And throughout it all I have carried on working. Early in December last year I went to oversee a big interior design project in Dubai. Under my trousers, I had on the horrible white surgical socks I’d been told to wear. ‘Is it OK to fly?’ I asked Dr Choy, fearing a blood clot. She laughed and told me it was perfectly safe.
I feel blessed that I have been able to work and keep busy. This has kept my mind tethered and anxiety at bay.
I had a gut feeling I’d be OK; that the results would come back clear. Even so, every now and then a pang of doubt would hit me and I’d take a deep breath. When Dr Choy gave me the good news that all was well, for the first time, I broke down in tears. It was such a relief. I was told at the same time I wouldn’t need to have radiotherapy. I was overjoyed because the prospect of it had terrified me.
Then, just a month ago, I had another check-up. Everything clear. So now I feel safe to say I’m through it. There’s just a 10 to 15 per cent chance that the cancer will come back. I’ll deal with it if so, and I have vowed never to skip a mammogram again. I have my next one booked for September and you can be assured that I’ll be there.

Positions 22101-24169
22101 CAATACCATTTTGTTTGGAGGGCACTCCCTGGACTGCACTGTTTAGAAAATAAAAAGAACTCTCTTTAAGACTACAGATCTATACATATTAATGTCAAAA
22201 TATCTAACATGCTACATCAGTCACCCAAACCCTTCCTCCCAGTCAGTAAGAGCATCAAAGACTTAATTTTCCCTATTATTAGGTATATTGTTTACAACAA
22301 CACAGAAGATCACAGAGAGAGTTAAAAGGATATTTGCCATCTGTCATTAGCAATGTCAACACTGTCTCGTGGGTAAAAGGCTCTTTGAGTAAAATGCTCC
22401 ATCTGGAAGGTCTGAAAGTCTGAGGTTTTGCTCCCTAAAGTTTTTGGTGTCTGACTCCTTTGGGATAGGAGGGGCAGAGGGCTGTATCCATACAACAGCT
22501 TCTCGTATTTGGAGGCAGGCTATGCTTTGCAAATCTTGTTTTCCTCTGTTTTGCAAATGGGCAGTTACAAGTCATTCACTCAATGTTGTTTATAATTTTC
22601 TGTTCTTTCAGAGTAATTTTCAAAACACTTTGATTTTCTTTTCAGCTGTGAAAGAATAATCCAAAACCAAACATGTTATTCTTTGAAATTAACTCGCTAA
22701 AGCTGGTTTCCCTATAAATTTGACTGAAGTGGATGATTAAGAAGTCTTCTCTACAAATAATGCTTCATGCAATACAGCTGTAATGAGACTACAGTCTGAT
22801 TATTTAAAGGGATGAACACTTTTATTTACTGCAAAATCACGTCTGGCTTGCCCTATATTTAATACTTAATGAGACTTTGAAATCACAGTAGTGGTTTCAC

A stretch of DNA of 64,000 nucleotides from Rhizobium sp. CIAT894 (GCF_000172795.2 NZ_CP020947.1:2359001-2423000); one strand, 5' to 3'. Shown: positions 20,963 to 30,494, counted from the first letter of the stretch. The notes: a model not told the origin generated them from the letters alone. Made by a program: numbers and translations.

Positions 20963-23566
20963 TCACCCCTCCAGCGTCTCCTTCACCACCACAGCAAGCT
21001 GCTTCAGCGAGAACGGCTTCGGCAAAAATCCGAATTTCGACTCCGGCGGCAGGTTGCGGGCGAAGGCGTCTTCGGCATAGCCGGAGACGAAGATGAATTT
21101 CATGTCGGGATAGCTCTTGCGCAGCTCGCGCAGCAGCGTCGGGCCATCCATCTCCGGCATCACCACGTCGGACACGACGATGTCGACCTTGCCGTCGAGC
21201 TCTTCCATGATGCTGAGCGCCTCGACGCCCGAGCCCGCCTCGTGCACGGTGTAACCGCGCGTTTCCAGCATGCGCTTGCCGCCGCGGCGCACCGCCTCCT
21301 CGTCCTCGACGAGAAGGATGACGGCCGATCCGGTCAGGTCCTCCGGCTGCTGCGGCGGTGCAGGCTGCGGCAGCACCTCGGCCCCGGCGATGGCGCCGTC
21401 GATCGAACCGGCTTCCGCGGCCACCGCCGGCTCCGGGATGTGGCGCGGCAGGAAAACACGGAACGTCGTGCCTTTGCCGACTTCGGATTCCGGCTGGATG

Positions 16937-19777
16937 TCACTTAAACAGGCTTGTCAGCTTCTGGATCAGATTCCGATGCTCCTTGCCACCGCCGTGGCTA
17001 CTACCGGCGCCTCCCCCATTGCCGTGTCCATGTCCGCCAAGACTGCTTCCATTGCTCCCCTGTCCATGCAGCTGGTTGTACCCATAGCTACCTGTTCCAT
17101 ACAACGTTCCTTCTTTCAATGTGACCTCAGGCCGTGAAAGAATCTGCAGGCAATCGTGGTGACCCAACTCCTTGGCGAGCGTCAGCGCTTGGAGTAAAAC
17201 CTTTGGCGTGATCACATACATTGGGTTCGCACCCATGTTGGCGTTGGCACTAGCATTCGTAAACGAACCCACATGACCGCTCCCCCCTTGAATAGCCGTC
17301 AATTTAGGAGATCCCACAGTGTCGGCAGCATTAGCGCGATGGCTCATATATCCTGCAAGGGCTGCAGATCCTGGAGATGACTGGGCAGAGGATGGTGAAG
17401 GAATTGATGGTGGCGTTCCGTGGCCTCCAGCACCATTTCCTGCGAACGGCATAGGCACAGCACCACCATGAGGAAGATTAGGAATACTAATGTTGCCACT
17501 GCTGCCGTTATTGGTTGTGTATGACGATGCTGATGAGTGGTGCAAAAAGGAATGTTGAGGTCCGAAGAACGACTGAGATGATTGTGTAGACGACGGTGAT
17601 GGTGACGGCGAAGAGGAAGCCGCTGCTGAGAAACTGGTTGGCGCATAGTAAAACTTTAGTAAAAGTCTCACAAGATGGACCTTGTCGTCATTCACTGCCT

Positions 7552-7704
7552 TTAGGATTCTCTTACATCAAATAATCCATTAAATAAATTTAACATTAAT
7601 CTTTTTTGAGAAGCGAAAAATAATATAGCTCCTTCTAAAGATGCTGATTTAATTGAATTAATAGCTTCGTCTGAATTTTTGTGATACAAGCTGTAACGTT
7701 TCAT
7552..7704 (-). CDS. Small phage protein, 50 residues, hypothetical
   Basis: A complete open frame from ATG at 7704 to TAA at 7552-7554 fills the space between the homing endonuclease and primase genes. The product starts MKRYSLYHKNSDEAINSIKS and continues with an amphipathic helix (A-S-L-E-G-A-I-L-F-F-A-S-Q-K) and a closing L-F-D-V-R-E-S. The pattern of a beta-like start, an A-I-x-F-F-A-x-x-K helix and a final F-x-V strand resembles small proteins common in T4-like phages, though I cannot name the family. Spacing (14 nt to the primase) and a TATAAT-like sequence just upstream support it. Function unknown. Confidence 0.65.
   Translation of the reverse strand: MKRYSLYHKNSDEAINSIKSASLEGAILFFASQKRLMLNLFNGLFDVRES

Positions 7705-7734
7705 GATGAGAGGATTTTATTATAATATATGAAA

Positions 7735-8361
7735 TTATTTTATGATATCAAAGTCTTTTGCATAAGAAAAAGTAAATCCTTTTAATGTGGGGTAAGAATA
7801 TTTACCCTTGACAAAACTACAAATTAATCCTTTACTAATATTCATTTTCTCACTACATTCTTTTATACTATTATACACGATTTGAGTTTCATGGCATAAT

Kelly, pictured with her daughter Natasha, says that she was ‘hugely fortunate’ as her cancer was detected early
I wanted to wait until I was completely sure that I was out of the woods before I told my story, and I’m doing so now to encourage other women never to miss a screening.
My own foolishness will stay with me. Now, I intend to get checked twice a year. And I’d urge other women to follow my example. Never think you’re invincible. Never be too scared.
Now it is over, I feel relieved, but each day when I wake up and see the scar on my right breast I wonder about what might have been if I had not gone for that mammogram. And I remind myself to be positive and that stress needs to be managed.
I have huge respect, both for the medical institutions who treated me — every nurse and doctor has been so dedicated — and for all women who are going through breast cancer.
In the past I’ve said, ‘Live life to the full. Be present.’ Now I mean it more than ever. So please, don’t follow my example. Overcome your fears and get checked, even if you are frightened.
I was hugely fortunate. Although I’d neglected my check-ups, I was lucky that my cancer was detected early. Had it not been, I might have faced a less happy outcome. Actually, I might not be here writing this cautionary tale now.